The Assembly Deformation and Pressure of Stuffed Catalytic Converter Accounting for the Hysteresis Behavior of Pressure vs Density Curve of the Intumescent Mat

2000-03-06
2000-01-0223
Accurately predicting converter assembly deformation and mat pressure is essential in converter packaging design and manufacturing. In stuffing packaging, the annulus between the deformed shell and the catalyst is larger than that between the stuffing cone and the catalyst. As a result, the mat expands and undergoes unloading process. Tests show that the mat exhibits different loading and unloading characteristics. Using such a hysteresis mat pressure vs density curve in finite element analysis, the computed converter deformations closely agree with test data. Conversly, neglecting the mat hysteresis behavior may overestimate the deformation and pressure by a factor of three to four.
Technical Paper

Implications of 3-D Internal Flow Simulation on the Design of Inward-Opening Pressure-Swirl Injectors

2002-10-21
2002-01-2698
A parametric study on the effects of critical injector design parameters of inwardly-opening pressure-swirl injectors was carried out using 3-D internal flow simulations. The pressure variation and the integrated momentum flux across the injector, as well as the flow distributions and turbulence structure at the nozzle exit were analyzed. The critical flow effects on the injector design identified are the swirler efficiency, discharge coefficient, and turbulence breakup effects on the spray structure. The study shows that as a unique class of injectors, pressure-swirl injectors is complicated in fluid mechanics and not sufficiently characterized or optimized. The swirler efficiency is characterized in terms of the trade-off relationship between the swirl-to-axial momentum-flux ratio and pressure drop across the swirler. The results show that swirl number is inversely proportional to discharge coefficient, and that hole diameter and swirler height is the most dominant parameters.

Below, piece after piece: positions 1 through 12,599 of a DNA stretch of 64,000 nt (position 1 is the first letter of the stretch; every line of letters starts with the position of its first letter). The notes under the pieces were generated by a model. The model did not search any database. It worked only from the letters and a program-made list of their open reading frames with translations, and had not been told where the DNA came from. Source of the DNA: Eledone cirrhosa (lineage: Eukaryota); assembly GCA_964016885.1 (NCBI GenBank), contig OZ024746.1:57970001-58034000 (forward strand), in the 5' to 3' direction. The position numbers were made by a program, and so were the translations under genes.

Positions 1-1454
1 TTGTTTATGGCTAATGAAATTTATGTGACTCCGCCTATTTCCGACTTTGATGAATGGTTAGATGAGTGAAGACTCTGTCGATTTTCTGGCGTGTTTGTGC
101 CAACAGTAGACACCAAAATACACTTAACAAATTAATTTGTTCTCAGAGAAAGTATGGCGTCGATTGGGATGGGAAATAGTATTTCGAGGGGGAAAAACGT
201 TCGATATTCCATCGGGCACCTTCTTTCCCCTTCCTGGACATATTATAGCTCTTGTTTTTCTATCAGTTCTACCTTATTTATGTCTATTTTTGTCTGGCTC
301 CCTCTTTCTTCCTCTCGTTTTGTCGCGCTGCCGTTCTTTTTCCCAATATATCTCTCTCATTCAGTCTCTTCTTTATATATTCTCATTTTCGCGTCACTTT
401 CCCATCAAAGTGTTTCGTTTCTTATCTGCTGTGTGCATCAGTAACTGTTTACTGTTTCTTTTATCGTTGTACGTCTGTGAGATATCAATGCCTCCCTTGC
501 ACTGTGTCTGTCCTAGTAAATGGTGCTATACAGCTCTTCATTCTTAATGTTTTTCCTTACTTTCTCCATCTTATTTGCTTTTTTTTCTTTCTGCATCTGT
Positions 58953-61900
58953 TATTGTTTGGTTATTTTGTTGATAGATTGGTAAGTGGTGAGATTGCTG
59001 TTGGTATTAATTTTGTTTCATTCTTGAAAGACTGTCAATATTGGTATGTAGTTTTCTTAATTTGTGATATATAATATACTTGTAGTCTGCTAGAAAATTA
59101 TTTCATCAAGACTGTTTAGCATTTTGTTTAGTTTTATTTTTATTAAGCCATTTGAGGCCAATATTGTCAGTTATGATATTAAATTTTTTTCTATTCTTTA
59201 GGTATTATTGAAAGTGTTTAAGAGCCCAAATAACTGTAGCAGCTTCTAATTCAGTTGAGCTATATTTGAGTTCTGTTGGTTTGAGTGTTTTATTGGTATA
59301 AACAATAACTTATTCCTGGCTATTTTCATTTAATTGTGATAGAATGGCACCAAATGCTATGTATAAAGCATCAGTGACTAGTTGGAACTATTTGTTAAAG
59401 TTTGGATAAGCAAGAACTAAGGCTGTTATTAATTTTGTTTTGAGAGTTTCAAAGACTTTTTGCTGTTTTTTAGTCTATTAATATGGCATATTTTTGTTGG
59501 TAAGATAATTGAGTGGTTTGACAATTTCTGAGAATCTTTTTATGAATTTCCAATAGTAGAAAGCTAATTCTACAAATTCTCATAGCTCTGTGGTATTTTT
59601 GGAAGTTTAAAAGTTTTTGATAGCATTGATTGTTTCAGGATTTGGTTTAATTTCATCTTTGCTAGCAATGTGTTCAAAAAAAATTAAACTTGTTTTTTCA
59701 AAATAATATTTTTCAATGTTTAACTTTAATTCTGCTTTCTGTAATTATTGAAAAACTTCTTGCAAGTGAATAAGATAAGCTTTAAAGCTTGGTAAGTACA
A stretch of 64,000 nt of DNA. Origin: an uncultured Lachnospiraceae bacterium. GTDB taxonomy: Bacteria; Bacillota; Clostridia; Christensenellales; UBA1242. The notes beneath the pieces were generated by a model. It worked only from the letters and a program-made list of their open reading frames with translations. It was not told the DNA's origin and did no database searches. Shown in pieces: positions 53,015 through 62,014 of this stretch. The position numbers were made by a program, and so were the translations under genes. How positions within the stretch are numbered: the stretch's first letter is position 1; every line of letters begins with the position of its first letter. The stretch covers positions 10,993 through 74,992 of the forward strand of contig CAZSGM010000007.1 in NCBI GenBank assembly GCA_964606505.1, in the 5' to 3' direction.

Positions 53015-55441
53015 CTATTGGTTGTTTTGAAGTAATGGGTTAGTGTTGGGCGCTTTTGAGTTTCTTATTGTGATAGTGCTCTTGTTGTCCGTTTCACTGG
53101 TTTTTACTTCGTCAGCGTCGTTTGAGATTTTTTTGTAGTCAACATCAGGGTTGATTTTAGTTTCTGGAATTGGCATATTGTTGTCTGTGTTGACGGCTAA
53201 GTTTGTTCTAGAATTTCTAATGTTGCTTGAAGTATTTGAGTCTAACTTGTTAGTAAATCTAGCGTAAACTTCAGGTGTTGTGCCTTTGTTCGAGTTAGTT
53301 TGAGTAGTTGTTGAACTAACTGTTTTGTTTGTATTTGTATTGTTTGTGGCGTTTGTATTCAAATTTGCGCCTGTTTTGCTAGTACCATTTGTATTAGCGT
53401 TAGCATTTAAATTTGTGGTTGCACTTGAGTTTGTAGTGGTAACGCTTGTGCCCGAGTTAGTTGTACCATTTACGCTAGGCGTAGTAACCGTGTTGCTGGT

Technical Paper

Dual-Voltage Electrical System with a Fuel Cell Power Unit

2000-08-21
2000-01-3067
Fuel cells show great promise in generating electrical power for a variety of uses. In the automotive realm, one focus has been on the use of fuel cells for primary vehicle propulsion. Another emerging application is the fuel cell as the primary provider of electrical power to the vehicle, augmenting or replacing the traditional alternator, while producing higher power levels. The advantage of the fuel cell in this role is that the fuel cell operation is de-coupled from that of the engine. High power levels can be achieved independent of engine speed and power can be produced without the engine running. This paper examines the application of a fuel cell auxiliary power unit (APU) to a dual-voltage 42V/14V automotive electrical system meeting the evolving 42V PowerNet specifications. An architecture for this electrical system is presented, followed by a sizing analysis to properly match the fuel cell stack to the voltage of the PowerNet and to a 42V battery pack.
Technical Paper

Batteries for 42/14 Volt Automotive Electrical Systems

2000-08-21
2000-01-3065
The automotive industry is moving to a higher voltage for the electrical system. This change will occur because the total electrical power required by the vehicles will increase to a level where the current requirements at 14 volts will be impractical. Some of the new loads will change the duty cycle of the battery. The most notable change is the proposed start/stop mode of vehicle operation where the engine is stopped and restarted frequently to avoid prolonged operation at idle. An additional feature would be to use an electric motor to assist in acceleration and/or to actually launch the vehicle. This paper addresses the changes in battery requirements brought on by these new features. A means of analysis for choosing the appropriate battery technology is presented. We also propose a life test to establish a benchmark for current battery technology when it is used in a new duty cycle.
Technical Paper

Development of a Non-Thermal Plasma Reactor Electrical Model for Optimum NOx Removal Performance

2000-10-16
2000-01-2893
A double dielectric barrier discharge reactor driven by an alternating voltage is a relatively simple approach to promote oxidation of NO to NO2 for subsequent reduction in a catalyst bed. The chemical performance of such a non-thermal plasma reactor is determined by its current and electric field behavior in the gap, and by the fraction of the current carried by electrons, because the key reactants which initiate the NO oxidation and accompanying chemical changes are produced there, mostly by electron impact. We have tried to determine by models and experiments the bounds on performance of double dielectric barrier reactors and guidelines for optimization. Models reported here predict chemical results from time-resolved applied voltage and series sense capacitor data.
Technical Paper

Transient Simulation of DGI Engine Injector with Needle Movement